Back in February, the Trudeau government announced the appointment of former Ontario Health Minister Eric Hoskins as chair of its “Advisory Council on the Implementation of National Pharmacare.” As the council’s name suggests, the mission is to come up with a proposal for a nationwide program that will address the cost of prescription drugs.
Consultations wrapped up last month, and Hoskins is expected to report his findings sometime in spring 2019. For a government facing re-election next year, the timing is fortuitous, and it’s widely anticipated that his recommendations will form the basis for a major plank in the Liberals’ 2019 election platform.
If you’re like most Canadians, you’ve probably never heard of Policy Horizons Canada. It’s a taxpayer-funded government think tank made up of thirty or so ostensibly smart people tasked with deeply pondering the future and proposing cutting-edge, outside-the-box public policy ideas.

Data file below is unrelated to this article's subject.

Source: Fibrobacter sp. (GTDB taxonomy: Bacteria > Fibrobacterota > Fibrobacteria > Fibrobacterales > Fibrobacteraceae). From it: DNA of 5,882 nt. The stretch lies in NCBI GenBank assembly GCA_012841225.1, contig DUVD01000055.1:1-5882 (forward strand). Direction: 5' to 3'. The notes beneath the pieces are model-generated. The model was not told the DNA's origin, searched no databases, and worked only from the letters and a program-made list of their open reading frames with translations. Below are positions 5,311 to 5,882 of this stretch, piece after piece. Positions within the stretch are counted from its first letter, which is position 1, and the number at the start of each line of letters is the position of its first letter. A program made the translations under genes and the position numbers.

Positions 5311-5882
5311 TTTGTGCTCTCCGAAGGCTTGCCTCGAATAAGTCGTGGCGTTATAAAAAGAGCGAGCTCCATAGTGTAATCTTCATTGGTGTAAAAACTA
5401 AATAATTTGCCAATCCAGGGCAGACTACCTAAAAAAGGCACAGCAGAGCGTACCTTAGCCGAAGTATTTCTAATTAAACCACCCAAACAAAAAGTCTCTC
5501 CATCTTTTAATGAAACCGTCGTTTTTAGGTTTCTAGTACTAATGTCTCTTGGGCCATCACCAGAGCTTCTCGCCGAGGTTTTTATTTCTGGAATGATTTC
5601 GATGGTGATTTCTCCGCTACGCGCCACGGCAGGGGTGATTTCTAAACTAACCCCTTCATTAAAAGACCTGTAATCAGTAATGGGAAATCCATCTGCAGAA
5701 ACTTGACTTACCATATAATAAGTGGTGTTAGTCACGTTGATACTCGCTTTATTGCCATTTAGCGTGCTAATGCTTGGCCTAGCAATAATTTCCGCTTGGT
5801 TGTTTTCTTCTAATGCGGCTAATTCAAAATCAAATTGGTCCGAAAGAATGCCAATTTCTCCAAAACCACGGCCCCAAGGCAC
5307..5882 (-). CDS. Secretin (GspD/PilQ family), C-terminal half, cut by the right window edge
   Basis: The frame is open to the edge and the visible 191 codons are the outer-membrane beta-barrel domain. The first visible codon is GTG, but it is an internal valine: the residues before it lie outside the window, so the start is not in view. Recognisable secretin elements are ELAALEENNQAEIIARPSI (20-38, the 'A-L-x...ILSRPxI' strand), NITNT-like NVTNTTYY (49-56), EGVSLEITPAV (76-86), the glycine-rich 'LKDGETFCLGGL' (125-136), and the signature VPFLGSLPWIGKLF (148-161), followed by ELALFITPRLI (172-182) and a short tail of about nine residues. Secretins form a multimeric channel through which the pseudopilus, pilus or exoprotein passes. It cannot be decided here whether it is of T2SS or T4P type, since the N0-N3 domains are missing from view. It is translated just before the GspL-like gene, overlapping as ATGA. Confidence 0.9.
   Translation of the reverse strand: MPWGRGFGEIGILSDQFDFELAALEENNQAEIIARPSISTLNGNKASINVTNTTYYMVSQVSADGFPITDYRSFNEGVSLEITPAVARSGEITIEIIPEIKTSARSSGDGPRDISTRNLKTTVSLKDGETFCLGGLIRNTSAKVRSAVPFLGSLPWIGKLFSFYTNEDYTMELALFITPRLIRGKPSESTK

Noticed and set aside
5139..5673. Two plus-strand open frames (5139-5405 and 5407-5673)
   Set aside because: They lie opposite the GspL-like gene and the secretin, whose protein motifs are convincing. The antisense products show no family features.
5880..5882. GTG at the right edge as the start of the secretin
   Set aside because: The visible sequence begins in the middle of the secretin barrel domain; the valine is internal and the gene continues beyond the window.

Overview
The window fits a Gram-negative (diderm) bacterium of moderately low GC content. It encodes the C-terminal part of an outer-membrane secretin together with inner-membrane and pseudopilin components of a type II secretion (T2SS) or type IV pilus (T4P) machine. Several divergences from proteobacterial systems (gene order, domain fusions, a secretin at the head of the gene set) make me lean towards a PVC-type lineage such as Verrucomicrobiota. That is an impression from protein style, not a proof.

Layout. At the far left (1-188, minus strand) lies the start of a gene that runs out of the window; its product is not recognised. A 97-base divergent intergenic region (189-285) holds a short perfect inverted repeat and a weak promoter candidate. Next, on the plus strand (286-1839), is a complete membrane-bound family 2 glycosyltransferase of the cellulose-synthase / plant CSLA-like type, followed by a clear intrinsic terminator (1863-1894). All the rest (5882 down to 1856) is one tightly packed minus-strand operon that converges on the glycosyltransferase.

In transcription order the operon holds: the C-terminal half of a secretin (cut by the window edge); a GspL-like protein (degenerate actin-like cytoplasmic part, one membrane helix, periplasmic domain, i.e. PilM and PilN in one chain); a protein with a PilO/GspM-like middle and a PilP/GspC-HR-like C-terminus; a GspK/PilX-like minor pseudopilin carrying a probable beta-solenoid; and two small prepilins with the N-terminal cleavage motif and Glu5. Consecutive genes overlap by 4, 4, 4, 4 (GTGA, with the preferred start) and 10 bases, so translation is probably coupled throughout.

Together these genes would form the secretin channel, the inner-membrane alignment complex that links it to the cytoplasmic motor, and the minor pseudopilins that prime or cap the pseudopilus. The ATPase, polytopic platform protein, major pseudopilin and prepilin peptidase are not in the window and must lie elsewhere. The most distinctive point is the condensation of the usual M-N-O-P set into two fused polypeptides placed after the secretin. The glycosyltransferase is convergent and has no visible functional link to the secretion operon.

Unlike most government departments, which beaver away at implementing real government programs, Policy Horizons is a $3 million blue-sky, anything-goes outfit. It’s all about conducting “strategic foresight on cross-cutting issues” or as one former employee put it, “setting up a mental model for being aware of the future.”
For Prime Minister Justin Trudeau, the Federal Court of Appeal’s recent decision to overturn approval of the Trans Mountain pipeline expansion was a political thunderbolt that instantly derailed progress on one of his government’s most critical files. Luckily for the purveyor of sunny ways, the storm clouds came with a silver lining: a careful reading of the decision also offers some guidance on how his government can get Trans Mountain back on track.